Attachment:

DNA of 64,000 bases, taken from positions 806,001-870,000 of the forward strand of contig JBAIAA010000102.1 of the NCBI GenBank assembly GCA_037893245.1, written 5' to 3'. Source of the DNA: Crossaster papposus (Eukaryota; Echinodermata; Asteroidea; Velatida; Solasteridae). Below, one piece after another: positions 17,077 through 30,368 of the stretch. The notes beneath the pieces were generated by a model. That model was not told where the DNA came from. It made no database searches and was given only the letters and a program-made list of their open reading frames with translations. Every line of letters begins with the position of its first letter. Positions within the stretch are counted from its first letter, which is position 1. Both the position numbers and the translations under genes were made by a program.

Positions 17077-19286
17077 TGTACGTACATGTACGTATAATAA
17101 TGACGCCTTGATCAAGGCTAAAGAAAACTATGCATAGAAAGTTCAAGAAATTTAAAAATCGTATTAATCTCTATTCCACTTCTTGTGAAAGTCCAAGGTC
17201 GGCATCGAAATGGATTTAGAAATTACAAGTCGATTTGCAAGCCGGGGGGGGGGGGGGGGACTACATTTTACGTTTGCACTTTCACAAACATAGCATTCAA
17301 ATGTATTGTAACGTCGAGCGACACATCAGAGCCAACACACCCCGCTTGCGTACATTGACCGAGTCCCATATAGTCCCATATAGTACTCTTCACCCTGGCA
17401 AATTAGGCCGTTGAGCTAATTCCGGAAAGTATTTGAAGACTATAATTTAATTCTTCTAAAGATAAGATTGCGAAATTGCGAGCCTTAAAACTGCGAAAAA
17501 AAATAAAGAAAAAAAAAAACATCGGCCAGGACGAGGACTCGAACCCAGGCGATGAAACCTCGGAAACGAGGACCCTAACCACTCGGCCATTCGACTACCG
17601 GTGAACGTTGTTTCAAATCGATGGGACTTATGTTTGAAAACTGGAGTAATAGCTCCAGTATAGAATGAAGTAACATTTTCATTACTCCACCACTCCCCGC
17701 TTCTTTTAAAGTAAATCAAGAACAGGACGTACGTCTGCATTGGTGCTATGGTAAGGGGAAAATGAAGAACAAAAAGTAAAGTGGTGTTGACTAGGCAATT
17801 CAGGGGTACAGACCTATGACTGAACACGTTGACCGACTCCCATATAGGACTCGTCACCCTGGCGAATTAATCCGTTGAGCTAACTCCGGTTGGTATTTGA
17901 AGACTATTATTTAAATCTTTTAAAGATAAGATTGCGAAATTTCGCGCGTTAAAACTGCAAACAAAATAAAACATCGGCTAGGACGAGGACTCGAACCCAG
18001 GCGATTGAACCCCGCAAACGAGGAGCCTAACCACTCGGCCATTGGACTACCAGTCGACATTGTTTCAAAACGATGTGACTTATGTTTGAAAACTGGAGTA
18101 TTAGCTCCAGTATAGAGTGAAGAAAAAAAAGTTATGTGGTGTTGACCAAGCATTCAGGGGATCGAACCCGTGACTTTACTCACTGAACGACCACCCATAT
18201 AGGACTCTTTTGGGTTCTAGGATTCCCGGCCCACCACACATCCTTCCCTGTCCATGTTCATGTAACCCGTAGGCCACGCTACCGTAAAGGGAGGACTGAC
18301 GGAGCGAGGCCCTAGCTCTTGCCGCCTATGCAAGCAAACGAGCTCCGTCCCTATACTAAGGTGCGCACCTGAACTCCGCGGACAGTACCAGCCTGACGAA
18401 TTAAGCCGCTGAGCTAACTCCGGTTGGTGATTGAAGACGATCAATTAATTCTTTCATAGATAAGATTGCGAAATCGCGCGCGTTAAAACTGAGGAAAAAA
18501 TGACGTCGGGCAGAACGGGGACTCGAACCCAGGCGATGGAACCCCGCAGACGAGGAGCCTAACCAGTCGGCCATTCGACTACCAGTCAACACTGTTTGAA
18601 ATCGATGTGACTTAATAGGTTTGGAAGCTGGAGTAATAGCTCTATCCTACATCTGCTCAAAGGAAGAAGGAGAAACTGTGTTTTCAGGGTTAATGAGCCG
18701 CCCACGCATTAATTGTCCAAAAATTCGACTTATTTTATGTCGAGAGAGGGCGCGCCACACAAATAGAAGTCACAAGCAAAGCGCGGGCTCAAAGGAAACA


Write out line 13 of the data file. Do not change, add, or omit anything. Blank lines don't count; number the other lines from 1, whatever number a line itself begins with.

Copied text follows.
18001 GCGATTGAACCCCGCAAACGAGGAGCCTAACCACTCGGCCATTGGACTACCAGTCGACATTGTTTCAAAACGATGTGACTTATGTTTGAAAACTGGAGTA